The Australian Women's Weekly|August 2020
It’s a sunny morning in Gatcombe Park, Princess Anne’s estate in the heart of Gloucestershire, a two-and-a-half-hour drive west of London. The 500-acre patch of outstanding natural beauty is not a palatial pile with a manicured garden attached, as you might expect, but a rugged working farm ruled largely by the livestock, with expert managing from their hands-on owner. This is the Princess Royal’s private home, both a haven from the scrutiny of public life and the place where she carries out the other half of her life’s work, and probably the part she likes best – being a farmer.
The Queen and the Duke of Edinburgh’s only daughter rarely allows media into this sanctuary, so we were honoured when Princess Anne agreed to celebrate her upcoming 70th birthday in the pages of The Weekly. The plan was for the Princess Royal to show me around the estate, meet her long-horned rare breed cattle, gleaming racehorses, pigs roaming through natural woodlands and sheep grazing. But COVID-19 threw a spanner in the works, with my flight from Australia grounded.
It was also touch-and-go as to whether The Weekly’s UK-based photographer, Hugo Burnand, would be able to visit Her Royal Highness, but in the nick of time British internal travel restrictions were lifted. The Princess Royal pivoted like a pro. I would interview Her Royal Highness on a video call and she would then head out onto the estate for our shoot.
And so it was, on an unusually baking summer’s day in Gatcombe, that I chatted to Her Royal Highness for an hour and a quarter. The sun was streaming through the window as Princess Anne talked freely about everything from cherished farm life and childhood memories to trips to Australia, her children, grandchildren and brother Prince Charles. We also discussed contentious issues such as climate change, GM crops and veganism, and the Princess Royal’s passion to make the world a better place through her charity work.
Historically, Princess Anne has been dubbed the most industrious member of the Royal Firm, based on annual figures that tot up official engagements – although last year she was pipped at the post by her elder brother Prince Charles, who came in at 521 to his sister’s 506. Her royal work includes representing her mother The Queen at events in the UK and around the world, as well as attending ceremonial occasions. Then there are close to 350 charities, organisations and military regiments that she supports, including a 50th anniversary this year as President of Save the Children.
It was, of course, a job she was born into. She had no choice and started her public role age 18. But like her parents, the Princess Royal is driven by a deep sense of duty, and even though she is at an age when most have retired, there is no sense that she will be slowing down anytime soon. Instead she is a powerhouse of activity and is regularly represented in the media as steely and no-nonsense, a temperament some suggest is inherited from her father, Prince Philip.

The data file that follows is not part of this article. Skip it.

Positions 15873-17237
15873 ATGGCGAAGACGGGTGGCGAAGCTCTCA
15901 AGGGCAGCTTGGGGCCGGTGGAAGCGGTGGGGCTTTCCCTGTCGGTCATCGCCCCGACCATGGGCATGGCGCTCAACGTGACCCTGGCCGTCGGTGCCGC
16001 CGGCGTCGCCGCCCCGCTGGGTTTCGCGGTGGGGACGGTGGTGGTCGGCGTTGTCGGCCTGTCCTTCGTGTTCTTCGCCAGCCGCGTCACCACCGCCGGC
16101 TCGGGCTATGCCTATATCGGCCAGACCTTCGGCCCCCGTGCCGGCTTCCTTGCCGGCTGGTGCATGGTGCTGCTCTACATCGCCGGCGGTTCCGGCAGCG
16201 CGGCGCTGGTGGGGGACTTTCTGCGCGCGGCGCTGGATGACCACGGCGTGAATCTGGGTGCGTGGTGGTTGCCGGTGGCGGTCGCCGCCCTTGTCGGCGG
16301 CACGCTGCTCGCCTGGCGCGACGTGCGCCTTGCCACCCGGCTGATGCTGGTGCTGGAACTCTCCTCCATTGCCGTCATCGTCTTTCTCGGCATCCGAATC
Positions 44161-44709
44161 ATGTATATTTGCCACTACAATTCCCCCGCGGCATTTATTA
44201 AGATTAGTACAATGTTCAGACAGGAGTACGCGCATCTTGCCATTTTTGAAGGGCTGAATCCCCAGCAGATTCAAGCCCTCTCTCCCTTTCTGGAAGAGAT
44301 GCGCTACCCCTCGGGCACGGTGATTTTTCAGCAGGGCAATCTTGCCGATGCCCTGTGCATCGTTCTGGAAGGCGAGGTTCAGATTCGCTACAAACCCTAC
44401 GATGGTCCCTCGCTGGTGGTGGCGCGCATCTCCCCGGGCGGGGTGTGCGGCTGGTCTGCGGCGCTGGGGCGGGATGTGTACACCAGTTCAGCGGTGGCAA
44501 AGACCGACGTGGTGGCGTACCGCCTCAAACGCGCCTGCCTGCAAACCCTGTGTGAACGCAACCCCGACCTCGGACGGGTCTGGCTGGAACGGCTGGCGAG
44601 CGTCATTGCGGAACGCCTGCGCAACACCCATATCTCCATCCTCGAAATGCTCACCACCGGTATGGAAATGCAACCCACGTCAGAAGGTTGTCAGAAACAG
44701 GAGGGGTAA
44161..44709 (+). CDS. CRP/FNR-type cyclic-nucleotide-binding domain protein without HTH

But in person the Princess Royal is warm, friendly, funny and full of life. Today she is dressed in her ‘at home on the farm’ chinos and denim shirt, with barely a skerrick of make-up, her hair (which she does herself) swept up in the same bouffant roll she has worn for decades. It’s actually expertly held in place with three clips at the back, Hugo our photographer later tells me.
Thanks to the pandemic, Princess Anne has been isolated at Gatcombe with her husband, Vice Admiral Sir Timothy Laurence. “I haven’t been anywhere for three months, so in many respects it’s been a joy because you miss the place, particularly in the spring,” she says. “It’s absolutely lovely. The bluebells. I’ve ridden all the way through.”
Born to ride Like her mother, Princess Anne still goes horse-riding every day. “It gets you out; it’s a form of exercise that suits [me]. I know there’s a lot of suggestion that people shouldn’t ride, but frankly, if you’ve done that all your life and you know the animals well – and particularly one of mine, he needed to be worked on.”
The racehorse in question is called Cloud Formation and is “the nicest, best-behaved horse I’ve had in years,” she says. There’s also a rescue mare in the Gatcombe stables, amusingly called Annie – she was named before coming into Her Royal Highness’s care. “She’s much older than I thought she was, so she’s beginning to feel the strain a bit,” says the Princess. “Particularly in this heat, she’s not enjoying herself. She’s fundamentally a little liver chestnut Welsh cob.”
There’s an impish smile that stretches over Princess Anne’s face when she talks about her horses. Later we photograph her with Fiddle Faddle – named after a Scottish reel – and her foal Reel Fashion. I’m told the sire was called Schiaparelli after the famous Italian fashion designer, hence the foal’s name. Her Royal Highness’s palpable love for the two-month-old is right there in our photos.
Horses have been a backdrop to the Princess’s life since she was a baby, and now on her farm provide intense joy. She was famously the first member of the royal family to have competed in the Olympic Games, and her daughter Zara Tindall took up the baton and was presented with her silver team medal at the 2012 London Olympics by her mother.
Princess Anne’s grandchildren – both Zara’s girls Mia, six, and Lena, two, and Peter Phillips’ daughters, Savannah, nine, and Isla, eight – all ride. They live on neighbouring Aston Farm, so I ask if they have been joining Granny on her daily rides. “They do occasionally come over,” she says. “It gives them a change of scenery and a bit more water to play in.”
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